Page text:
Harry Markowitz and the foundations of modern finance

Andrew Lo 

16 Mar 2024


Harry Markowitz, co-recipient with Merton Miller and William Sharpe of the 1990 Nobel Prize for Economic Sciences ‘for their pioneering work in the theory of financial economics’, passed away in June 2023. As this column explains, his monumental contributions to modern finance have deeply influenced both academia and practice. His analysis of portfolio selection and risk management paved the way for a more sophisticated understanding of financial markets. And his theories continue to be integral to financial modelling and decision-making processes.

The transition from one’s carefree youth to adulthood and middle age is often marked by the loss of a parent. The field of modern finance reached this milestone on 22 June 2023 with the passing of Harry Max Markowitz.

As one of the founding fathers of the field, few scholars have left as enduring a legacy. Through his pioneering formulation of investing as a mean-variance portfolio optimisation problem, Markowitz profoundly reshaped the theory and practice of finance. His work laid the firmest of foundations on which the entire edifice of asset management, risk management, performance attribution and much of corporate finance is built.

In fact, the enormity of his impact can be gauged by the simple fact that most finance experts place the dividing line between classical and modern finance at 1952, the publication year of Markowitz’s article “Portfolio Selection” in the Journal of Finance.

This piece served as the genesis of modern portfolio theory (MPT), which forever altered how investors think about risk and return in a portfolio context. MPT, at its core, suggests that investing should be less about picking winners – a common pastime among armchair investors – and more about a disciplined approach to managing one’s savings.

This dramatic departure from a focus on individual companies to a bird’s-eye view of the entire landscape of investment opportunities was as radical as it was systematic, a cut-and-dried exercise in quadratic optimisation that left no doubt as to how much to hold in each asset among the total universe of investable securities. It also left no room for the ‘gunslinger’ portfolio manager, a departure from the Wall Street culture of the 1960s and 1970s.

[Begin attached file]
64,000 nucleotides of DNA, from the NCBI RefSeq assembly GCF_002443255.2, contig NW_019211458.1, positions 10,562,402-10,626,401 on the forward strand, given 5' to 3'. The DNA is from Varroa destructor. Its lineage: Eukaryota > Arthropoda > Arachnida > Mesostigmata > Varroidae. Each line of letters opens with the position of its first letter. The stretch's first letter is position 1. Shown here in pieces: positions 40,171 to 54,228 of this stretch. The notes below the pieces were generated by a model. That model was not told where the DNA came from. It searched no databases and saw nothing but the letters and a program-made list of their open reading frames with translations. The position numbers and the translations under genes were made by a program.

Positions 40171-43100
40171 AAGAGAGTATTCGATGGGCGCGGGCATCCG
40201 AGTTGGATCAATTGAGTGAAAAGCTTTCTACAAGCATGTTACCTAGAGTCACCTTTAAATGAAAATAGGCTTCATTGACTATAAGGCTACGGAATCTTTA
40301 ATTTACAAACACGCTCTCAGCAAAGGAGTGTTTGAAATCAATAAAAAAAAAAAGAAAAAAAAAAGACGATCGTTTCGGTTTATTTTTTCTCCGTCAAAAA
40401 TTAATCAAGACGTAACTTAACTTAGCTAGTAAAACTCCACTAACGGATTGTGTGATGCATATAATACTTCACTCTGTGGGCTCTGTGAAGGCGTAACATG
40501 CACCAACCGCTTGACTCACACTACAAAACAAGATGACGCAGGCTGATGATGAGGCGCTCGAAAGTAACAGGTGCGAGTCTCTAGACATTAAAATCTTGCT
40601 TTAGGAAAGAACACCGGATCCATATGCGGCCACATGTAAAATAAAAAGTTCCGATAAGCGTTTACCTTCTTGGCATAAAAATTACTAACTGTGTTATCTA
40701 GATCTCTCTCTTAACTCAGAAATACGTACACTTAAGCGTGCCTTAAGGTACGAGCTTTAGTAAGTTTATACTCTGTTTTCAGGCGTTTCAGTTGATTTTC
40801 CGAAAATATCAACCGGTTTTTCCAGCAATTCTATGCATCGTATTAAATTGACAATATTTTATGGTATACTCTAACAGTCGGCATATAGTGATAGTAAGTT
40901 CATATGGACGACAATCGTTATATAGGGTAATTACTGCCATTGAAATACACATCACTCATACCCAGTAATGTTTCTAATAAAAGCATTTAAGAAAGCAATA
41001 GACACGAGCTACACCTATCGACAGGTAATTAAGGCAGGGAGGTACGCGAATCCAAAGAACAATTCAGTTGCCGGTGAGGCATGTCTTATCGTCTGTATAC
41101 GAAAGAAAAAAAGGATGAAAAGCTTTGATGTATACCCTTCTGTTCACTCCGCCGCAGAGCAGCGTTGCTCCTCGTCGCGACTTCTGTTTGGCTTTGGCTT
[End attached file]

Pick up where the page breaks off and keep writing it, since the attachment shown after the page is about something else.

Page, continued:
The beauty of MPT was not just the mathematical rigor with which it was constructed (‘rigor’ is often accompanied by ‘mortis’), but also the fact that its logic was both impeccable and understandable. For example, Markowitz introduced the concept of the efficient frontier – a collection of portfolios that offer the highest expected return for a given level of risk – and it could easily be explained by a simple two-dimensional graph.

This concept marked the birth of the risk/reward trade-off, a fundamental principle that underpins much of contemporary finance. Investors, for the first time, could scientifically assess their portfolios’ performance, balancing their appetite for risk against their desire for investment return.

Markowitz elaborated on these ideas in his 1959 book, Portfolio Selection: Efficient Diversification of Investments, emphasising the concept of diversification, often called ‘the only free lunch in financial markets’.

One of the most important implications of MPT is that a well-diversified portfolio can help reduce risk without necessarily compromising on expected returns. His argument rested on the obvious but surprisingly subtle idea that asset prices do not always move in perfect unison, implying that losses from one asset can potentially be offset by gains from another.

Some sceptics have attempted to trivialise this important insight by claiming that we already knew not to ‘put all our eggs in one basket’. But Markowitz taught us how to distribute the eggs among a specific number of baskets and how to change that distribution as the eggs changed their risk/reward profiles.

Yet another testament to Markowitz’s foundational role in financial economics is his influence on the capital asset pricing model (CAPM). While the CAPM was developed by William Sharpe, Jack Treynor, John Lintner and Jan Mossin, it clearly builds on Markowitz’s MPT, linking an investment’s expected return to its systematic risk, known as beta. This further solidified the risk-return relationship in investment decision-making, underscoring the importance of Markowitz’s initial groundwork.